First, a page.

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Musings from the Edge of Forever

Note: This blog expresses only the opinions of the blog owner,
and does not represent the opinion of any organization or blog
that is associated with RONIN ON EMPTY.

Gwailo Corner: ROCKY II (1979)

Rocky, Too

Year: 1979

Director: Sylvester Stallone

Writer: Sylvester Stallone

Sylvester Stallone, Talia Shire, Burgess Meredith, Burt Young, Carl Weathers, Roberto Duran (cameo)

The Plot:

After going the distance with Apollo Creed, Rocky retires from boxing and marries Adrian. Ol’ Rock tries to get a regular day job, but finds himself struggling to make ends meet, so a pregnant Adrian volunteers to work part-time at her old job to help pay the bills. Pissed that he didn’t knock Rocky out, Apollo challenges Rocky to a rematch, but Adrian objects, voicing her concerns over Rocky’s health. However, neither Rocky nor his trainer Mickey (Meredith) can ignore Apollo’s taunts for long, and a second bout is arranged against Adrian’s wishes. The Italian Stallion begins training, but without his wife’s approval, Rocky’s heart just isn’t in it anymore. A dramatic turn of events causes Rocky to abandon his training regimen and rush to Adrian’s side. Will he be ready for Creed? Three words: “Gonna Fly Now.”

Best Lines:

“Condominiums? I never use ‘em.” — Rocky

“Win!” — Adrian

Training Montage:

The training montage is everything Rocky’s was and more. In fact, it’s actually split into two. After a nice little moment between Rocky and Adrian, the training with Mickey commences, accompanied by Bill Conti’s Rocky II theme — “Redemption.” To the sounds of “Gonna Fly Now,” the second part includes Rocky’s jog through the city, which ends up drawing both the attention and the support of people in the community, emphasizing the “local hero” angle tremendously. Oh, and remember chasing the chicken to increase speed? That’s in this one.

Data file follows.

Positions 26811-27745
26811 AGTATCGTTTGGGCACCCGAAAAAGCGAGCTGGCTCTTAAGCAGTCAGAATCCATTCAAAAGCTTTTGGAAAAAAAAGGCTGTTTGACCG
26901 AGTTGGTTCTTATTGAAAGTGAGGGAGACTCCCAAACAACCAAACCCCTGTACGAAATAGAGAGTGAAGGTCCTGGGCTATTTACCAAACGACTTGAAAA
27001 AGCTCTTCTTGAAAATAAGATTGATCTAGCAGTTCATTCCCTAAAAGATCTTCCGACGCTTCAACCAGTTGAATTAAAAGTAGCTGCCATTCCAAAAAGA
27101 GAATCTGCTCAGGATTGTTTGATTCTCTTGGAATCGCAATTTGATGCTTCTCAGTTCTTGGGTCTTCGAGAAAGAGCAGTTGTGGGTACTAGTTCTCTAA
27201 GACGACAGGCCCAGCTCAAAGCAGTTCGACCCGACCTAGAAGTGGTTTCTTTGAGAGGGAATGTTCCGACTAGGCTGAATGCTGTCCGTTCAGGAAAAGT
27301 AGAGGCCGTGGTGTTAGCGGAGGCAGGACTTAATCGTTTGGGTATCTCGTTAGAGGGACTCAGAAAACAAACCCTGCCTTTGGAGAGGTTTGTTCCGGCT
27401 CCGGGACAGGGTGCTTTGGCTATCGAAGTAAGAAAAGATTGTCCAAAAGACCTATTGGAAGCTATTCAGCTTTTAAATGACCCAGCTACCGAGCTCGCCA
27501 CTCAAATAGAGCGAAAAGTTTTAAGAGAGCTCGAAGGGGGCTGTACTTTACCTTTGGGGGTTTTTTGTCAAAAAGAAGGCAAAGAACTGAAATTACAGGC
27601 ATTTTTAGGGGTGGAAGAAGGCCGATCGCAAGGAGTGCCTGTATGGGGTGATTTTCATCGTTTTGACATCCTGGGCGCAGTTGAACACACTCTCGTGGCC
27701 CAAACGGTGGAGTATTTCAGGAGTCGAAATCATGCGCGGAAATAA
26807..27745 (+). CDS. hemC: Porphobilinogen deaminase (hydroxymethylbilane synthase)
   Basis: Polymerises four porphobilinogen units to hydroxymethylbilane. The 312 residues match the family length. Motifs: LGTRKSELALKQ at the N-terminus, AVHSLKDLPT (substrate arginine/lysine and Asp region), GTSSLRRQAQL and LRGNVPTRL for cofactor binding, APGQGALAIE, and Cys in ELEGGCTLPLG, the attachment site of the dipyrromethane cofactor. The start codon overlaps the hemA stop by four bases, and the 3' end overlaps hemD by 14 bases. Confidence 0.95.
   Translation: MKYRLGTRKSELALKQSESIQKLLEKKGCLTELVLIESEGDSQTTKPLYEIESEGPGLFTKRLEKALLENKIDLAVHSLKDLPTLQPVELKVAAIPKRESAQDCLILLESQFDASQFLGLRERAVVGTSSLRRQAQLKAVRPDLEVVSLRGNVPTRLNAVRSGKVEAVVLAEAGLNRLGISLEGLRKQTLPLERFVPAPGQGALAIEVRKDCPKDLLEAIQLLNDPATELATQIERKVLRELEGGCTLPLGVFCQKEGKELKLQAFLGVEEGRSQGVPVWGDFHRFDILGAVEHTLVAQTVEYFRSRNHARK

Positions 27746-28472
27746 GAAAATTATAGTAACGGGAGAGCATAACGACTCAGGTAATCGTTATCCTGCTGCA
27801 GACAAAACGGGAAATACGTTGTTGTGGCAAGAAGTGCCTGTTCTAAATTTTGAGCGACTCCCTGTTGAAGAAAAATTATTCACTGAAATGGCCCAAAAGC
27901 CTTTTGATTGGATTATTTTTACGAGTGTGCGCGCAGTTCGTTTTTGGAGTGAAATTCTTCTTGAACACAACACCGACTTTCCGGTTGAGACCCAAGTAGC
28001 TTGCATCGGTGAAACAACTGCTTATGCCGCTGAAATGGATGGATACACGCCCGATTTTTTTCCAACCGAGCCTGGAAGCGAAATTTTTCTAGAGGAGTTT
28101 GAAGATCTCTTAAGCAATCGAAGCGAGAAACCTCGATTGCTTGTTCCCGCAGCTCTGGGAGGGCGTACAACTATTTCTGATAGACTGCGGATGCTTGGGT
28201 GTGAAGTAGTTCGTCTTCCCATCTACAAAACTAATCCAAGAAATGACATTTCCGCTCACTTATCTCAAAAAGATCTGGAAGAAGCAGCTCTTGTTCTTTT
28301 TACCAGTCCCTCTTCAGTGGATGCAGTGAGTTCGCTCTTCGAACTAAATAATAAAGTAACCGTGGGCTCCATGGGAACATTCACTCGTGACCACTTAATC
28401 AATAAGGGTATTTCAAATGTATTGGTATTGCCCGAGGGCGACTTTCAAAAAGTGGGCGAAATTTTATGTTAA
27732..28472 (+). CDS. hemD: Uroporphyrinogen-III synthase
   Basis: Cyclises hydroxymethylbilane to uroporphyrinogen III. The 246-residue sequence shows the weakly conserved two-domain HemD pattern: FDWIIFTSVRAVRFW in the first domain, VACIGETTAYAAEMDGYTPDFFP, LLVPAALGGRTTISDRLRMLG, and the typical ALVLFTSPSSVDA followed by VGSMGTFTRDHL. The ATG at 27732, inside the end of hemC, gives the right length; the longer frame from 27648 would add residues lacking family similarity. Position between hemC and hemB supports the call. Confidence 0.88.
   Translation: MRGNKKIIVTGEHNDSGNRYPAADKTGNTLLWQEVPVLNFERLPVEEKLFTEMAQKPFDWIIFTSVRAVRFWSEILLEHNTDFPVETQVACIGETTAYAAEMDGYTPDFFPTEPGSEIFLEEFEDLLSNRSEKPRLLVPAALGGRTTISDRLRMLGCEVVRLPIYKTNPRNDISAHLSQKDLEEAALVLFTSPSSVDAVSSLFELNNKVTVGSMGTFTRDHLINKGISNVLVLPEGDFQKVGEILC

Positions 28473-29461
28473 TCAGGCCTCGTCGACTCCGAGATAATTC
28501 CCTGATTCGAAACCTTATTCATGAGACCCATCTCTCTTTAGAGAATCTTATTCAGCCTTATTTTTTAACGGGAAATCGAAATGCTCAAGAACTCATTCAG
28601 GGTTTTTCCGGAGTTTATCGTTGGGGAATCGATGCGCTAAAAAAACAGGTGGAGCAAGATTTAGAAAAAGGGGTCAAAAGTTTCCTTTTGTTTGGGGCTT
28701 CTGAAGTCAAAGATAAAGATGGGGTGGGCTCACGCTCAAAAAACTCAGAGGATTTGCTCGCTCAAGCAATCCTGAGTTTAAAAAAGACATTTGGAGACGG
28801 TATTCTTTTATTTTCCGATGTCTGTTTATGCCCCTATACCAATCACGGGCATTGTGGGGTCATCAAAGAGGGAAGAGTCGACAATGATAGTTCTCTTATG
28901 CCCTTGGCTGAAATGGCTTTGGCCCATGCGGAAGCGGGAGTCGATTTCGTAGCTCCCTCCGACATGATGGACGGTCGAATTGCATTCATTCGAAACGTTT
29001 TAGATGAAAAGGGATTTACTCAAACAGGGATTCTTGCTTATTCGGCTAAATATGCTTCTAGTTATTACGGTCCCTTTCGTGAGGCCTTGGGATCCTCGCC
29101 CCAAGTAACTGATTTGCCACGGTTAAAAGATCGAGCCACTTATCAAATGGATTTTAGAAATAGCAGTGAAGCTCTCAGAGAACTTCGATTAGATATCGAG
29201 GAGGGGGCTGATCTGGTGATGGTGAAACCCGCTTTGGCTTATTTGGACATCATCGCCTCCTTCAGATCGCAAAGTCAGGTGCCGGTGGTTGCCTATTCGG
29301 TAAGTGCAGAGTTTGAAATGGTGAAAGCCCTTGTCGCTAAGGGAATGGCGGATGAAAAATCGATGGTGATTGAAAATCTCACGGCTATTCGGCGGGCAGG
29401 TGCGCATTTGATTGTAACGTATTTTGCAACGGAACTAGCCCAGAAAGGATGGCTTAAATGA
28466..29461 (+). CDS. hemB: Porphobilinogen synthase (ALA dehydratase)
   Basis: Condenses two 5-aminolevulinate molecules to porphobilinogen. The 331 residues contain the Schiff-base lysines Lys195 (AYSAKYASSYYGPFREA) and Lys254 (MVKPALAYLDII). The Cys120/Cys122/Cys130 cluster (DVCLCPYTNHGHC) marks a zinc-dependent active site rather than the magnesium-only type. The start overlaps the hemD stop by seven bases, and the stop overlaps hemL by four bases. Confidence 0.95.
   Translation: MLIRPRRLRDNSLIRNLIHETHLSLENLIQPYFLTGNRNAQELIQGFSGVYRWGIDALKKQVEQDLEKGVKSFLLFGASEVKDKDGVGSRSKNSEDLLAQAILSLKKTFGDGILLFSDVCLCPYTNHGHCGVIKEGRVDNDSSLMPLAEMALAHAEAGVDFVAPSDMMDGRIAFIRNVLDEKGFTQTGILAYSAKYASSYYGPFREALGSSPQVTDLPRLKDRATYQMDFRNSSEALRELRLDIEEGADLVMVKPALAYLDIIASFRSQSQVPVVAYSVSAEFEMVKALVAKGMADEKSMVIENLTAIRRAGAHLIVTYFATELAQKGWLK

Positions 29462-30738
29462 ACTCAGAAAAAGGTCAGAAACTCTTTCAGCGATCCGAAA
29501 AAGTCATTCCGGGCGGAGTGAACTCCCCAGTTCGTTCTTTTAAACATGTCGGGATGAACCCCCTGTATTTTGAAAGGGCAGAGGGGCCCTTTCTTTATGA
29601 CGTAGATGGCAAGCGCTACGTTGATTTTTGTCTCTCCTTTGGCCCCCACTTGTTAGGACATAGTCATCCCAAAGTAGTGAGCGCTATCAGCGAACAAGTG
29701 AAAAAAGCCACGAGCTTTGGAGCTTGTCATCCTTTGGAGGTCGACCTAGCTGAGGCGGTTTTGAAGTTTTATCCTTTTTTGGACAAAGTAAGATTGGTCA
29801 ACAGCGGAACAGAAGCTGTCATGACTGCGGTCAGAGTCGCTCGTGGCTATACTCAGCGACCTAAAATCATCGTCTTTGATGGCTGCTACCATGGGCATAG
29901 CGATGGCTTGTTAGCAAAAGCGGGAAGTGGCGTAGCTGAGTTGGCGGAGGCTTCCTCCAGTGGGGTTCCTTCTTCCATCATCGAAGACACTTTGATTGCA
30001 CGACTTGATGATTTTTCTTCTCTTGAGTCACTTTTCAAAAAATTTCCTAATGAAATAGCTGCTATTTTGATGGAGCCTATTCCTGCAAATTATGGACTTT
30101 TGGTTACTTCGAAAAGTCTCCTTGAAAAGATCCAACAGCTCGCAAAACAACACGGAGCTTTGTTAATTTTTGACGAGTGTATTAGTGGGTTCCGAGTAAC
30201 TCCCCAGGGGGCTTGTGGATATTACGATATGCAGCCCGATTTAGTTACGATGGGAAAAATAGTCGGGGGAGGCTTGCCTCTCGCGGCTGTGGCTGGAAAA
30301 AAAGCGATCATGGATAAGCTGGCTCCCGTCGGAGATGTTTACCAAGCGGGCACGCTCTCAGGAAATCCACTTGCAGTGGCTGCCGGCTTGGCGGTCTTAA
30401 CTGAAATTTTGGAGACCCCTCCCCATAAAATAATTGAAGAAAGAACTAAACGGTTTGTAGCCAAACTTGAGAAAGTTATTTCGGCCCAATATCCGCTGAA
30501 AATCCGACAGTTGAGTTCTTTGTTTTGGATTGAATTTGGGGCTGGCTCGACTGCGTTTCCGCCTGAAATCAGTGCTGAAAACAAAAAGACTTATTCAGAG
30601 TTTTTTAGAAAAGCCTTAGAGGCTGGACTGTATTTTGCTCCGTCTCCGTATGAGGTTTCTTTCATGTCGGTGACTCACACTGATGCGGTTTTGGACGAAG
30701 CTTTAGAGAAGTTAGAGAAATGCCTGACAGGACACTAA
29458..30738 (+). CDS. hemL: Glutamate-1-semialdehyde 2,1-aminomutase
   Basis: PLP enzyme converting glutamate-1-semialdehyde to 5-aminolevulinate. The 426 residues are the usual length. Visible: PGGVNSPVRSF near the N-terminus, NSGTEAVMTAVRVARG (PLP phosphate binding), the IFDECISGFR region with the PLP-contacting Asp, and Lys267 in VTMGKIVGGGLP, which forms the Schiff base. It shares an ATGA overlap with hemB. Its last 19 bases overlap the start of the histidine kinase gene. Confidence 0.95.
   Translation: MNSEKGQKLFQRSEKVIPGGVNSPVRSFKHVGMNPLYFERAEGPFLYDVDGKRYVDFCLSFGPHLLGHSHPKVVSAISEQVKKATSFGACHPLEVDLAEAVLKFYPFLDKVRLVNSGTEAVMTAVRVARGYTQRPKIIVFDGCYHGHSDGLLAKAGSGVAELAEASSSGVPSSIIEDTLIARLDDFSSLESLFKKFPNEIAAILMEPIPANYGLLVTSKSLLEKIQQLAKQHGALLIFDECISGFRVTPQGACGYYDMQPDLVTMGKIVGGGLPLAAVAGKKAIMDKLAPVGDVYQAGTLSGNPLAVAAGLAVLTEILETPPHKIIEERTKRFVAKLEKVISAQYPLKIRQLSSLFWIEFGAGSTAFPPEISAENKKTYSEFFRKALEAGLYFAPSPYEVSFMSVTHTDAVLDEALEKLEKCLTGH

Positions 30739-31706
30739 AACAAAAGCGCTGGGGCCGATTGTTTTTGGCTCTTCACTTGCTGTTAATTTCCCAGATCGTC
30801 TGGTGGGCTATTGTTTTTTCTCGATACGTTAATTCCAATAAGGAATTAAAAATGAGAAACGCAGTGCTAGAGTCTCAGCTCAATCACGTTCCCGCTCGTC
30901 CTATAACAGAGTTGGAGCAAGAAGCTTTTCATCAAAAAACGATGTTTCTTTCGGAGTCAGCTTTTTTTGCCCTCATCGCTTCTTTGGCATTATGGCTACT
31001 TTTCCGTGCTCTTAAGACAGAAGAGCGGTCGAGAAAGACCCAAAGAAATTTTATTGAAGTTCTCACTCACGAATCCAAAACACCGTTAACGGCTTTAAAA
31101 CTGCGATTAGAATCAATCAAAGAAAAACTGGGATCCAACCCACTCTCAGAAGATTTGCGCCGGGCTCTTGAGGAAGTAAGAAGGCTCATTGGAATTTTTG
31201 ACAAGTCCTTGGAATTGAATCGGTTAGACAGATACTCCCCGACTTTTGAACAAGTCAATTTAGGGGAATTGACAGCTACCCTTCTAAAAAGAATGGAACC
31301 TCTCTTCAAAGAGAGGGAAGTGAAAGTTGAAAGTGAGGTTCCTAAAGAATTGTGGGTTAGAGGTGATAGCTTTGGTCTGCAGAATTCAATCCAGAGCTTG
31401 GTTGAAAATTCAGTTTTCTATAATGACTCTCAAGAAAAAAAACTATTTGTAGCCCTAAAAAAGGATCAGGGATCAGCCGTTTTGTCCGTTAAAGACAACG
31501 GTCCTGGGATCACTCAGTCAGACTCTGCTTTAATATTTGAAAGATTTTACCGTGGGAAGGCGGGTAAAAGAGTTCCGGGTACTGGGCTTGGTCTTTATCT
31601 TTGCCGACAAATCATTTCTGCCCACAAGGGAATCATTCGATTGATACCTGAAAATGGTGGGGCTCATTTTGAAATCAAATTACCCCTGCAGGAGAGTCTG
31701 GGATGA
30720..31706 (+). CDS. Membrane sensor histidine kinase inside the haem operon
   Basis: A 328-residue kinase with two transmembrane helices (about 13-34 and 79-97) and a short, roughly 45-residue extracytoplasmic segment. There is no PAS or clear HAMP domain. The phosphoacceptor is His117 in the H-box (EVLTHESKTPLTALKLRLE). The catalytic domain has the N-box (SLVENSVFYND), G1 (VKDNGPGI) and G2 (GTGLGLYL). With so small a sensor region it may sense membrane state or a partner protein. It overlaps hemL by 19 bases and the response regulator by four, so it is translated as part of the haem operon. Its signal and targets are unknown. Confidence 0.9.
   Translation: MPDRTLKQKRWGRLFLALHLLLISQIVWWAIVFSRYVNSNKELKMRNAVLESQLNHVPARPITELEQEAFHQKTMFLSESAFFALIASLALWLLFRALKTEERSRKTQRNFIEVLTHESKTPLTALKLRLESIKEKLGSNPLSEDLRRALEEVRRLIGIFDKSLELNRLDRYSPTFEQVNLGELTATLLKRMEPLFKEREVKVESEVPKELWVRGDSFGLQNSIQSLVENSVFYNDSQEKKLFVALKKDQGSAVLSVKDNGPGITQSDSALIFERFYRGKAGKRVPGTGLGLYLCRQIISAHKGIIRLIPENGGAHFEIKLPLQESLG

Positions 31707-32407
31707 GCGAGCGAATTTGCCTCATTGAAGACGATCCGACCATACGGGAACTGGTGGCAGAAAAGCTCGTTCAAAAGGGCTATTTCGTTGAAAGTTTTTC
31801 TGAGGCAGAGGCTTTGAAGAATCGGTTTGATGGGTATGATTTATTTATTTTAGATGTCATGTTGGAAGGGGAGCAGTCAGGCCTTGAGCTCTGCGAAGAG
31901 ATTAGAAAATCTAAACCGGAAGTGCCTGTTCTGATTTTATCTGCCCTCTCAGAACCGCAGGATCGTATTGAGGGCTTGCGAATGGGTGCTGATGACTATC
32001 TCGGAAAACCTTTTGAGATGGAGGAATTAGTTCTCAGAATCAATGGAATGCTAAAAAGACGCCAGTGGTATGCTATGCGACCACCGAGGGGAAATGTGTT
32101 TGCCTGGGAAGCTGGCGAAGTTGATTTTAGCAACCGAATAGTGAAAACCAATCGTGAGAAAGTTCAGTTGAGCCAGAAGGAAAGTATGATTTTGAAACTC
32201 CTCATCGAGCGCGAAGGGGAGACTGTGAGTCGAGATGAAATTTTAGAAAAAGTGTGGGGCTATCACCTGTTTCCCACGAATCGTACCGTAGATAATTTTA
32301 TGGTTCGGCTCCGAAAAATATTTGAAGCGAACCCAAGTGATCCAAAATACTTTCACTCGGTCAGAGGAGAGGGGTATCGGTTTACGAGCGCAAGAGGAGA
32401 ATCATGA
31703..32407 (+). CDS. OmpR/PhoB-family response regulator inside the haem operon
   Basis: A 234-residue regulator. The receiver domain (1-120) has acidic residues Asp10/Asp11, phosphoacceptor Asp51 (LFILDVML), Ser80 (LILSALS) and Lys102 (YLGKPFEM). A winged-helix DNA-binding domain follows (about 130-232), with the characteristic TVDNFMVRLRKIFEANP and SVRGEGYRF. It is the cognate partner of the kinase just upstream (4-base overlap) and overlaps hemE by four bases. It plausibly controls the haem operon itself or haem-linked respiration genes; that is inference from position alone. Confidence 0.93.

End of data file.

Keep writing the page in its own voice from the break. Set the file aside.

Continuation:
Major Additions to the Series:

Rocky, Jr.

Paulie’s A-Hole Factor:

Somewhat improved over the first Rocky. As a side note, Burt Young looks like he lost some weight, although he gains it all back and then some in Rocky III.

The Big Fight:

Jesus Christ! How in the hell can Rocky take so many damn headshots? Aside from Rocky being a human punching bag for much of the fight, it’s remarkably more cinematic than the previous film. A lot of the Rocky boxing conventions come into play — slow-motion, spit and sweat flying everywhere, punches that sound like shotguns, etc.


People’s Choice Award
–> Winner — Favorite Motion Picture

Final Decision:

I seem to remember Rocky II as basically a rehash of the first Rocky, only with a happier ending. Well, I have to say I’m glad that the movie turned out to be a lot more than that. Once again, it’s a drama about the relationship between Rocky and Adrian, but what makes this entry stand out even more is the stellar performance from Burgess Meredith. The mentor/student relationship between Mickey and Rocky is much more pronounced here than it was in the original, and it makes for some hilarious and actually quite touching interplay between the two actors.


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